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Babe Herman Photo Gallery
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Another Edition of: Baseball Flakes, Eccentrics, and Odd-Ball Personalities!
Let’s Remember “Baseball’s Other Babe” – Babe Herman — the only major leaguer to “double into a double play.” As a matter of fact, he came very close to tripling into a triple play! I’ll explain all this later. In so doing, he became responsible for one of baseball’s oldest jokes:
- First Dodger fan: “The Dodgers have three men on base!
- Second Dodger fan: “Oh yeah?…Which base?”
Floyd Caves “Babe” Herman was one of the great power hitters of baseball’s offensive era in the late 1920s and early 1930s. The 6’4”, 190-pound Herman was a very good-hit, virtually no-field first baseman/outfielder who is remembered for his numerous misadventures in the field and on the basepaths. Like “Bonehead” Merkle, Babe Herman was defined by a single bizarre incident. Read on to find out what it was…
Over his 13-season major league career (1926-’37, 1945), Babe played for the Dodgers, Reds, Cubs, Pirates, and Tigers. He hit for a .324 career average, with 1818 hits, 181 home runs, 997 RBIs, 882 runs, 399 doubles, 110 triples, 2980 total bases, a .383 on-base percentage, and a .532 slugging average. His career 141 OPS+ places him well above average among his contemporaries (100 being the major league average).
Babe Herman made his major league debut with the Brooklyn Robins in 1926, hitting .319 with 35 doubles, 11 home runs, and a .500 slugging average. His best years was 1930 when he posted a .393 batting average, with 241 hits, 143 runs, .678 slugging average, and 416 total bases. These marks all remain Dodgers franchise records. He also set team records (since broken) that year with 35 home runs and 130 RBIs.
Other career highlights include: hitting for the cycle three times (one of only three players to do so); and a .532 career slugging average, which ranked fourth in the National League when he retired. On July 10, 1935, Herman hit the first home run ever in a major league night game. A markedly below-average fielder, he led the National League in errors in 1927 as a first baseman and in each of the next two years playing in right field.
Here’s a few tidbits and anecdotes about Babe Herman:
- Not known for his brain-power, he once told the Brooklyn writers he was smarter than they thought, and liked to read books about great generals. The skeptical writers asked him what he thought about the Napoleonic “era.” He replied: “I thought it should have been scored a hit.”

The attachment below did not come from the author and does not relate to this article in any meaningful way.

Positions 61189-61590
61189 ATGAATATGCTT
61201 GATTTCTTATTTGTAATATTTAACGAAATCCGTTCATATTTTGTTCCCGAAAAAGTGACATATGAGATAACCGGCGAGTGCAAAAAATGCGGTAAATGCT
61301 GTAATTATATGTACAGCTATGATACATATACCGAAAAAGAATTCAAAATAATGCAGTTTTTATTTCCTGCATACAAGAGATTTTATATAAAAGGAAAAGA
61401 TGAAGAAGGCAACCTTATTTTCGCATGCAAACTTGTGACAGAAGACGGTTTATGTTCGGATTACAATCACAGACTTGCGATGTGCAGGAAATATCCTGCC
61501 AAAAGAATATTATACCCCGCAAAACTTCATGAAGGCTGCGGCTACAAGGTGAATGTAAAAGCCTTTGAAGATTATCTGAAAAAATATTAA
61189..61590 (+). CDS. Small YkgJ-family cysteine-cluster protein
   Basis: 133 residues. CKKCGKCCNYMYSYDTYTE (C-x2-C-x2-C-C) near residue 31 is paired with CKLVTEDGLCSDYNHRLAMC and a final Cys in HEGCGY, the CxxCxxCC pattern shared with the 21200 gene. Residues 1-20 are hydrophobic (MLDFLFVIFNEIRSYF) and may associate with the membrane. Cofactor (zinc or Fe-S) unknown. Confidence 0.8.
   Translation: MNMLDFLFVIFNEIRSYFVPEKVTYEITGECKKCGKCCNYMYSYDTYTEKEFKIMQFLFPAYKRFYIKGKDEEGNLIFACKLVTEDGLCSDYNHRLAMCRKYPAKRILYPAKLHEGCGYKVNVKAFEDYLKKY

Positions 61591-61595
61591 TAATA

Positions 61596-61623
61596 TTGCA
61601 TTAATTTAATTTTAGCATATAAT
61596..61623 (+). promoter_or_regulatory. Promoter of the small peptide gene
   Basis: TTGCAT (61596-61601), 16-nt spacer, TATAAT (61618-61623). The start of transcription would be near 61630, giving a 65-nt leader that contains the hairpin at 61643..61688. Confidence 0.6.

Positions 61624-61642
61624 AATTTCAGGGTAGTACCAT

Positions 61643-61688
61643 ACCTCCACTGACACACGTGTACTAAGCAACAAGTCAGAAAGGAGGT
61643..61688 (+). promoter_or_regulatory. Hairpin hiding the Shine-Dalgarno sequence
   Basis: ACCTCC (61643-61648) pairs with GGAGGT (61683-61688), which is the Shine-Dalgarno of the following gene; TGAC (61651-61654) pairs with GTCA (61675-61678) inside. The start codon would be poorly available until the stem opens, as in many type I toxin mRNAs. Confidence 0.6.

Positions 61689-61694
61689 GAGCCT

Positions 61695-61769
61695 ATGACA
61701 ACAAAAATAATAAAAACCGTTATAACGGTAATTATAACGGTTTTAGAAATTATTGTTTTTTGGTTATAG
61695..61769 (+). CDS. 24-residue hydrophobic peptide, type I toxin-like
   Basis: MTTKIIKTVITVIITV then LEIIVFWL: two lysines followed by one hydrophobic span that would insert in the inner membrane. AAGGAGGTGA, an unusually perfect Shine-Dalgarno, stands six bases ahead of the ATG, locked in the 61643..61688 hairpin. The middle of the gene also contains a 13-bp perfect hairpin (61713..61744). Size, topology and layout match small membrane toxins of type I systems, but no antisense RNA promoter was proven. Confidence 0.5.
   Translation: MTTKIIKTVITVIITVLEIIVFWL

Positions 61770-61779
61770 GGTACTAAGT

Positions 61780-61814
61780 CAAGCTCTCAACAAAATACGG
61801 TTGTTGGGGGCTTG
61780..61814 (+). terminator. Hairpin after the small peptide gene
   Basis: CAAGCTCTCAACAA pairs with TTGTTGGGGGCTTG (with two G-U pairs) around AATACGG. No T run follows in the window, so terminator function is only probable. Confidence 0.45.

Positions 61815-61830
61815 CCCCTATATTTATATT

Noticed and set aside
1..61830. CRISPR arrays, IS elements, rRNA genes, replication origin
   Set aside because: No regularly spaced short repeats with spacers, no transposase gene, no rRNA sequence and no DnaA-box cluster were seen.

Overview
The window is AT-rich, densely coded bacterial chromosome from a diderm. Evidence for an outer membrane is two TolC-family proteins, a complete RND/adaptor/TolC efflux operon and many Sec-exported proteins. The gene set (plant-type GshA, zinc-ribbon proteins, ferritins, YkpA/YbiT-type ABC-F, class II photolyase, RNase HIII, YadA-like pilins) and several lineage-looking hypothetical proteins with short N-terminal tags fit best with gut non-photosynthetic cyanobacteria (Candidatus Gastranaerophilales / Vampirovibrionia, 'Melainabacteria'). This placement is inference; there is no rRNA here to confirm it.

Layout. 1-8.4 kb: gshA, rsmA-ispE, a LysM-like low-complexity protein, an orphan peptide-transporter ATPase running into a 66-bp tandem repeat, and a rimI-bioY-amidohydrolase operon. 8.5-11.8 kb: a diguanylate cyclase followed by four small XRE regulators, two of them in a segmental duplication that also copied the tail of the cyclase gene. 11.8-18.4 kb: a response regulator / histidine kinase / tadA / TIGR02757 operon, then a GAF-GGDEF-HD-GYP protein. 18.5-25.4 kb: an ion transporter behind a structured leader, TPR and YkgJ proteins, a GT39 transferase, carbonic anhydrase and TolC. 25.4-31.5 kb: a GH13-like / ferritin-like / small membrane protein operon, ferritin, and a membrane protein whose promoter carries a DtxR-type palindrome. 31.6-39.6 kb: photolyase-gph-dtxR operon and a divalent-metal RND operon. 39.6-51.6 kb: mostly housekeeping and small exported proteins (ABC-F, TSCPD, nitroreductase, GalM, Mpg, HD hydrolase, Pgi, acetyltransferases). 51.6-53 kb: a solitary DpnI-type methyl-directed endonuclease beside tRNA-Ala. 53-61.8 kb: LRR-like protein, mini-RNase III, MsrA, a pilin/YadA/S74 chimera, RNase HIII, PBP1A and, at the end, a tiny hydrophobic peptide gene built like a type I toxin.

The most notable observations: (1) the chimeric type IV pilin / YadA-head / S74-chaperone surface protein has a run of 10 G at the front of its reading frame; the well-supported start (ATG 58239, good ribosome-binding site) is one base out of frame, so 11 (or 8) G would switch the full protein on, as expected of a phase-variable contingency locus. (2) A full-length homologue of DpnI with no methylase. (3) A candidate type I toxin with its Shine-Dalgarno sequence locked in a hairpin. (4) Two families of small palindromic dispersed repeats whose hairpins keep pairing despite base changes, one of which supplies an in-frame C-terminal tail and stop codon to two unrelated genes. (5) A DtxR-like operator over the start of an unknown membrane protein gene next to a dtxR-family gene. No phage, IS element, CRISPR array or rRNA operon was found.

- With a remark that encapsulated his later career, the scout who signed him said: “He’s kind of funny in the field, but when I see a guy go 6-for-6, I’ve got to go for him.”
- Fresco Thompson, a 1931 teammate, made this observation about Herman’s iron hands: “He wore a glove for only one reason: because it was a league custom.”
- When informed by a local bank that someone had been impersonating him and cashing bad checks, Herman said, “Hit him a few fly balls. If he catches any, it ain’t me.”
- His style of play, along with that of the entire team, led to Brooklyn being dubbed “The Daffiness Boys.” Brooklyn teammate Dazzy Vance once dubbed him “The Headless Horseman of Ebbets Field” for his various base running mistakes.
- On two occasions in 1930 Herman stopped to watch a home run while running the bases and was passed by the hitter, in each case causing the home run to count only as a single.
- In 1930, he was once thrown out trying to steal against the Cardinals’ 48-year old catcher Gabby Street, who was an emergency substitute, appearing in his first game since 1912.
- In 1945, he was re-signed by Brooklyn at age 42 and received a strong ovation from the Ebbets Field crowd in his first at-bat. Unfortunately, he proceeded to trip over first base after hitting a single.
- Once when told by a teammate that a mutual friend had lost everything during the war, Babe asked him: “What did he do, bet on the Germans?”
- Once to the shock of writer Frank Graham, Herman pulled a half-smoked cigar out of his pocket. What shocked Graham was that the cigar in his pocket was already lit!
How Babe Herman “Doubled into a Double Play!”
In the seventh inning of a game on August 15, 1926 against the Boston Braves at Ebbets Field, Herman tried to stretch a double off the right field wall into a triple with one out and the bases loaded. Chick Fewster, who had been on first base, advanced to third base – which was already occupied by Dazzy Vance, who had started on second base but became caught in a rundown between third and home and was dashing back to third. All three men ended up on third base, with Herman not having watched the play in front of him. The Braves’ third baseman, Eddie Taylor, tagged all three just to be sure of getting as many outs as possible. The slow-footed Vance had been a major contributor to the situation, but according to the rules, because he was the lead runner and not forced to advance, he was entitled to third base, so umpire Beans Reardon called Herman and Fewster out.
Herman had “doubled into a double play,” and came very close to tripling into a triple play. Hank DeBerry, who started on third, scored the game’s winning run, and so Herman later complained: “No one remembers that I drove in the winning run on the play!”
Photo Credits: All from Google search
Information: Excerpts edited from the Babe Herman Wikipedia page; and from book: “Baseball’s Eccentrics,” by Bill Lee and Jim Prime.